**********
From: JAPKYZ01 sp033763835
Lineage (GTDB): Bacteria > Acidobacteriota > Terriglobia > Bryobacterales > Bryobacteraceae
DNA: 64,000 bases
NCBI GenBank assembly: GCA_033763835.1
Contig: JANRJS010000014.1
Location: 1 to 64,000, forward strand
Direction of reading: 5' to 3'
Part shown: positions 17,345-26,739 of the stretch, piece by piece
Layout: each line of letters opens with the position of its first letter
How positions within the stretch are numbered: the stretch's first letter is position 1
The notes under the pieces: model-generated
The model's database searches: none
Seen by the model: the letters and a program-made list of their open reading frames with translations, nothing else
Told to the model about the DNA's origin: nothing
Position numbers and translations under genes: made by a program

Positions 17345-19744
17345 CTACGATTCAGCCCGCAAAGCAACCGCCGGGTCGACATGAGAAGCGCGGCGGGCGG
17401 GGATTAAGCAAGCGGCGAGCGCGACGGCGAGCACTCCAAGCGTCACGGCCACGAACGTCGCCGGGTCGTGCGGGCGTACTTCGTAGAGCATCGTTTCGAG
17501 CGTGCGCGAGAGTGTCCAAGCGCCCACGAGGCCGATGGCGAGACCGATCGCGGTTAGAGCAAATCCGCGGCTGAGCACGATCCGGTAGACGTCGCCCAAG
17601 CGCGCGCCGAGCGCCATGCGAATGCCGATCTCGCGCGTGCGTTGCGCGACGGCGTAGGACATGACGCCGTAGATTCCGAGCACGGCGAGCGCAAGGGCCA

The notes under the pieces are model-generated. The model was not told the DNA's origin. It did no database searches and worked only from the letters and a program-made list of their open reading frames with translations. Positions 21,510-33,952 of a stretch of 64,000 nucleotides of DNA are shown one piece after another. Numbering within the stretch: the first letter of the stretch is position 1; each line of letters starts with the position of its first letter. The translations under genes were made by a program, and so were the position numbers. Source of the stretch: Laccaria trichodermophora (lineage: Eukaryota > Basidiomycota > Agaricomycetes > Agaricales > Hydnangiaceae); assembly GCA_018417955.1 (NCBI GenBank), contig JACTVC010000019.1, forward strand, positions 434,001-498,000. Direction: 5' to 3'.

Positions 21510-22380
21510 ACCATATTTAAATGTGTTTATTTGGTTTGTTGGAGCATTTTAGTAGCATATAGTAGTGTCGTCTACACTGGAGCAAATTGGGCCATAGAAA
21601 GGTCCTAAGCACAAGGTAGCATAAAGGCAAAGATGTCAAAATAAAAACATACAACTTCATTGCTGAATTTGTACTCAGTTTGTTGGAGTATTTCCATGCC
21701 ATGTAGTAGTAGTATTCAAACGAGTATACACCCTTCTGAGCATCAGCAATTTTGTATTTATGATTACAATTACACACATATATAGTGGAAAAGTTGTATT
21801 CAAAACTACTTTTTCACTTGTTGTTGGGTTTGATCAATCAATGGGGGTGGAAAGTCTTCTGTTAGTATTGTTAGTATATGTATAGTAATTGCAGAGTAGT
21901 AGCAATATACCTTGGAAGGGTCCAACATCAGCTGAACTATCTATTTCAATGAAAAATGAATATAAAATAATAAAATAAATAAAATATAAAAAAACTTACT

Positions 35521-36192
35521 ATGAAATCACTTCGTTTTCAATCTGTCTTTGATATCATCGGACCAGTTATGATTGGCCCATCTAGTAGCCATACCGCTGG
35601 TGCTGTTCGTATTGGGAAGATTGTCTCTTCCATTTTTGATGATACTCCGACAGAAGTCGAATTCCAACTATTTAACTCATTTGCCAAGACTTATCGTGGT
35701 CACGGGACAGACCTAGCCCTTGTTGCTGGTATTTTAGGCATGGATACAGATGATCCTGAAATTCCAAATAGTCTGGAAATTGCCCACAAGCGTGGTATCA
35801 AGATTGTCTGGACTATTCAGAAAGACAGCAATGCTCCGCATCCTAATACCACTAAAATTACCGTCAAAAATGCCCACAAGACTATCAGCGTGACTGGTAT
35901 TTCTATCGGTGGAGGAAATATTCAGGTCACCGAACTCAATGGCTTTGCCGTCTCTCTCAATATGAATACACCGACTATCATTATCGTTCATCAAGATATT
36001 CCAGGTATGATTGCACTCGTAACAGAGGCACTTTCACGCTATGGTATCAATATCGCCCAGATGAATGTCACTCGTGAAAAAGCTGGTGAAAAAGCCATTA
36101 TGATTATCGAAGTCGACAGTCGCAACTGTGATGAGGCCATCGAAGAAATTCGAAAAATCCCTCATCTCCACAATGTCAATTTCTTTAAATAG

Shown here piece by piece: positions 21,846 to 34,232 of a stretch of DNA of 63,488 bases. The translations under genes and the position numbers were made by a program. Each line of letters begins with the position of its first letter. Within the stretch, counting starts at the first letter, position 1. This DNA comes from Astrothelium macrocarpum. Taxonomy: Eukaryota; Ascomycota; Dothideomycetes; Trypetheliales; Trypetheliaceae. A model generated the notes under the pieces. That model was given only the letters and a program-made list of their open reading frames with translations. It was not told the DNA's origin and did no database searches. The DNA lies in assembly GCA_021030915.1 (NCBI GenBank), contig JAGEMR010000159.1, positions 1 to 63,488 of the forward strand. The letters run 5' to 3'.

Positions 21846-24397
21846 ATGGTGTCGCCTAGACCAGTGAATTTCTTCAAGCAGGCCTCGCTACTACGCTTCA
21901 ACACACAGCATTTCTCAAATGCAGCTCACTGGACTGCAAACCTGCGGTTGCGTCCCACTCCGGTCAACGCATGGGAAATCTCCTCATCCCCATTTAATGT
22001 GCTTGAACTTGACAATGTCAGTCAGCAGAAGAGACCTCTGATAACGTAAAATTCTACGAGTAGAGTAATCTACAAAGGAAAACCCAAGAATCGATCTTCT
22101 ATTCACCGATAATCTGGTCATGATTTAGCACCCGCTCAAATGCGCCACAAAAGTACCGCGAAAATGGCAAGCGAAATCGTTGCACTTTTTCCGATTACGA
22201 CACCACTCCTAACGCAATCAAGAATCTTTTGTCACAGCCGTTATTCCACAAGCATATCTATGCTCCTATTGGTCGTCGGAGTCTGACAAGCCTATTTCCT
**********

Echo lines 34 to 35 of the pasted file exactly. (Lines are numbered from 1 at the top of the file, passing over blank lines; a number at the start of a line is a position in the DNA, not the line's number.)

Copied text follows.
36001 CCAGGTATGATTGCACTCGTAACAGAGGCACTTTCACGCTATGGTATCAATATCGCCCAGATGAATGTCACTCGTGAAAAAGCTGGTGAAAAAGCCATTA
36101 TGATTATCGAAGTCGACAGTCGCAACTGTGATGAGGCCATCGAAGAAATTCGAAAAATCCCTCATCTCCACAATGTCAATTTCTTTAAATAG